Bad page splits

Let’s rebuild the header table clustered index to use the CustomerID column instead, and re-run the test.

The query plan looks exactly the same. The only difference is that the index spool is fed by a clustered index scan that is now extremely unlikely to produce rows in SalesOrderID order:

Same test different clustered index

The page splits reported by the extended events ‘trace’ are now very different from before:

Page splits

Notice that the same source page (page_id) is being split over and over again, as rows arrive in unsorted order.

As a consequence, there are now very many more page splits than before, and they are a lot more expensive. We are now not just allocating new empty pages at the end of the index — we have to shift half the rows, and fix up all the page pointers.

In practice, this is the sort of splitting you are likely to see in tempdb with an index spool. Rows are unlikely to be in index order already most of the time (else why would we need the spool at all?)

On that last point, consider the hoops I had to jump through to show a plan where the rows did happen to be presented in temporary index order — all that mess with >= AND <= and + 0.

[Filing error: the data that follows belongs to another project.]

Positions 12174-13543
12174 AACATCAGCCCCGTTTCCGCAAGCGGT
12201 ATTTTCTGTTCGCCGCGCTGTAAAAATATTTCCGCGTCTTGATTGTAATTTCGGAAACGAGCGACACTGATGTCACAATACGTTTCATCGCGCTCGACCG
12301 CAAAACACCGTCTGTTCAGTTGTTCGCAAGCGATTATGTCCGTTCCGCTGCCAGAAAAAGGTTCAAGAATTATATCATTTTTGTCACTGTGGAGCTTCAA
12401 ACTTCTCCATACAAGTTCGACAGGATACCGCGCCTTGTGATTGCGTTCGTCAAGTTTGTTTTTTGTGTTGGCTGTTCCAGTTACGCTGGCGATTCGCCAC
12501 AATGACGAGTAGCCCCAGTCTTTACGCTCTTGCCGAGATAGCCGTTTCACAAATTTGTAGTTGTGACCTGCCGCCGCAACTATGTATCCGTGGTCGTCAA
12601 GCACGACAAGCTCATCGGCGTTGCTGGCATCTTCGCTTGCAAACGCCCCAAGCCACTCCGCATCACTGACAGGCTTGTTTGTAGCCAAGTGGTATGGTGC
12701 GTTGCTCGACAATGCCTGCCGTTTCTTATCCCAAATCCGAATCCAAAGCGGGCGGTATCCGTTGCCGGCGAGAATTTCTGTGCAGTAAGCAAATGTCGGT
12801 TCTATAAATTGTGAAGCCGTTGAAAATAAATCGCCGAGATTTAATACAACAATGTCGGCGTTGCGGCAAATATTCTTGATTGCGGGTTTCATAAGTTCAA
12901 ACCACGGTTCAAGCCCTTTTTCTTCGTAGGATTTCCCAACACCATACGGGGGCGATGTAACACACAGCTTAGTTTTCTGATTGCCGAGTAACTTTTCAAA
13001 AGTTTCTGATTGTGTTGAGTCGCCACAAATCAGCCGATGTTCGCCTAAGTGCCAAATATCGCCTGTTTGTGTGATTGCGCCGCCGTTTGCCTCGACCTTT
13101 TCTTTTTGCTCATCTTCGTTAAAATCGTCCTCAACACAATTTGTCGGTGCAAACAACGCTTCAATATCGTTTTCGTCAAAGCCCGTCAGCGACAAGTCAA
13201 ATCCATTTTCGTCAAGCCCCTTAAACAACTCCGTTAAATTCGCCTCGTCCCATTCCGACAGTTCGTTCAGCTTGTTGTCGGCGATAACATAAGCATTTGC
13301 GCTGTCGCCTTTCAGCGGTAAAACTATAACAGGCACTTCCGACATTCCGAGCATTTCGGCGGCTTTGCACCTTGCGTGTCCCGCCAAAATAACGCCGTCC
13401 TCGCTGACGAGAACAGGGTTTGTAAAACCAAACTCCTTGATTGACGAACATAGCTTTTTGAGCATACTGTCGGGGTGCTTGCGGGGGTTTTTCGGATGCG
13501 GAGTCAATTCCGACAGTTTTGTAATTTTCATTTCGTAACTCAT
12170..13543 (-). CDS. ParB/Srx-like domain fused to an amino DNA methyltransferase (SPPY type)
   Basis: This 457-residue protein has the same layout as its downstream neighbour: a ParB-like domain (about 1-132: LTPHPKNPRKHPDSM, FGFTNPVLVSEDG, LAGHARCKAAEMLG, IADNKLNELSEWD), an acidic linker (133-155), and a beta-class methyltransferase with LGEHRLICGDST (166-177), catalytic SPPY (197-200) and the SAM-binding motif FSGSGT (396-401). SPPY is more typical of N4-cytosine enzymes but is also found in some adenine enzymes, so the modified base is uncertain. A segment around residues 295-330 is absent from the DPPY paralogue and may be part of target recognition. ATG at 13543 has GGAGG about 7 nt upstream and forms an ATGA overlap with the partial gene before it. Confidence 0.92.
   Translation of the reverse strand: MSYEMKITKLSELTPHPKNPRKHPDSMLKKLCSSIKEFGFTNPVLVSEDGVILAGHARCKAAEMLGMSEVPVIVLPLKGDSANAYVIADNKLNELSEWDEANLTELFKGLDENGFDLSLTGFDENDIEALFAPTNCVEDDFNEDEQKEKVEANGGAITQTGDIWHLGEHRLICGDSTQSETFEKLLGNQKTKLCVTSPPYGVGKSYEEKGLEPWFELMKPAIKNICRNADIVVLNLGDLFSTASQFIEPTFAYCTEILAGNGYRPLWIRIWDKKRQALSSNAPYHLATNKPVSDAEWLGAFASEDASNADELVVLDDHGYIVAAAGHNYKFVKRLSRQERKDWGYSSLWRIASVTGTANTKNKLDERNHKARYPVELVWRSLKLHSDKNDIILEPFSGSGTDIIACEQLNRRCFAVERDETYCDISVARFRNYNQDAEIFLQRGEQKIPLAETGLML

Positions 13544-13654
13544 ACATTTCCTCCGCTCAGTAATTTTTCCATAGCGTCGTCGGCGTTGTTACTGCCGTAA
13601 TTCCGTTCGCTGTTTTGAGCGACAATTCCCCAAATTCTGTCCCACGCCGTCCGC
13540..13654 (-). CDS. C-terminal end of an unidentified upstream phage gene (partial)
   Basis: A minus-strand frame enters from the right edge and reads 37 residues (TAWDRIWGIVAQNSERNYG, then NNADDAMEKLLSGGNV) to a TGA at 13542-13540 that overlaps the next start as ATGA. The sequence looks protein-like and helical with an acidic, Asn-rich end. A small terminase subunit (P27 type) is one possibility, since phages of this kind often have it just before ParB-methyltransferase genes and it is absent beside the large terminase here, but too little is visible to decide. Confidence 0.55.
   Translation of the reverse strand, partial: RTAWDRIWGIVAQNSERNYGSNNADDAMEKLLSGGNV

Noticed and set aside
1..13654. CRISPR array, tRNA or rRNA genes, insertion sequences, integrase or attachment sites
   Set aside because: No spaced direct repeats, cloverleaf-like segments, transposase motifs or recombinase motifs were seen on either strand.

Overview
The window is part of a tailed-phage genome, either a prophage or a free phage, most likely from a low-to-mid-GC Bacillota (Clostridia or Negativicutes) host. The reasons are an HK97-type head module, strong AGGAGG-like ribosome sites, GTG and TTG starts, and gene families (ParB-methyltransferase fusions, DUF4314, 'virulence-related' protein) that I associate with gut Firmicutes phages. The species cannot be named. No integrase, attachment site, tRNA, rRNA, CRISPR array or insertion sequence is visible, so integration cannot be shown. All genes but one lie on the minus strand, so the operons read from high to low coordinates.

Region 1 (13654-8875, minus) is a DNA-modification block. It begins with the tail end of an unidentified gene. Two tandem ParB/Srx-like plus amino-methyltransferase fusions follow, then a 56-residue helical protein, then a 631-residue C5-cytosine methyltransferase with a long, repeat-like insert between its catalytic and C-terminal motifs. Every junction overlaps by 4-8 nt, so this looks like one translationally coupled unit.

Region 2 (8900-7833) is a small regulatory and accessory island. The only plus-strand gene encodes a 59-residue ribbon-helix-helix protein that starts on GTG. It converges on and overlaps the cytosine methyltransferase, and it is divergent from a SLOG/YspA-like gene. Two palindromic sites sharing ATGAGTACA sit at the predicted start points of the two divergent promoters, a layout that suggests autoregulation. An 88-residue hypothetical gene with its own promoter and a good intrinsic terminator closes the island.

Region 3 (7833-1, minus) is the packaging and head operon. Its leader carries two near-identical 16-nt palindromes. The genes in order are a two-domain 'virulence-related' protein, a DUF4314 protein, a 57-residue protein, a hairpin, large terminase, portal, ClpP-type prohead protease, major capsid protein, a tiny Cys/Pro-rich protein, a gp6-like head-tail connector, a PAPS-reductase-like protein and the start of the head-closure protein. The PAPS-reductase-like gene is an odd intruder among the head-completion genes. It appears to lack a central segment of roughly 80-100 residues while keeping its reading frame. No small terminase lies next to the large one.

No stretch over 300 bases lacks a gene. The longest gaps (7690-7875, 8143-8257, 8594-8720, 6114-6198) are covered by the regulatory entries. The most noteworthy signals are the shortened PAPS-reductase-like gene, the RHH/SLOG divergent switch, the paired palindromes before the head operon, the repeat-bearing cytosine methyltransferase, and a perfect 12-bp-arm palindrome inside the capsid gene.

Side note: You can generally distinguish between mid-page splits and the end-of-index ‘splits’ using the technique Jonathan Kehayias (blog | twitter) shows here. That technique won’t work for our example because worktable inserts are not logged).

It is possible to introduce an explicit Sort to present rows in the order needed by the Index Spool using undocumented trace flag 9260, but this is not safe for production use.

Parallel Index Spools

The last thing I want to cover about index spools is how they behave in parallel plans.

You might have noticed the MAXOP 1 hint in the previous examples. Let’s remove that now, add some wait type monitoring:

Parallel index spool

Don’t be fooled by the parallelism indicator on the index spool.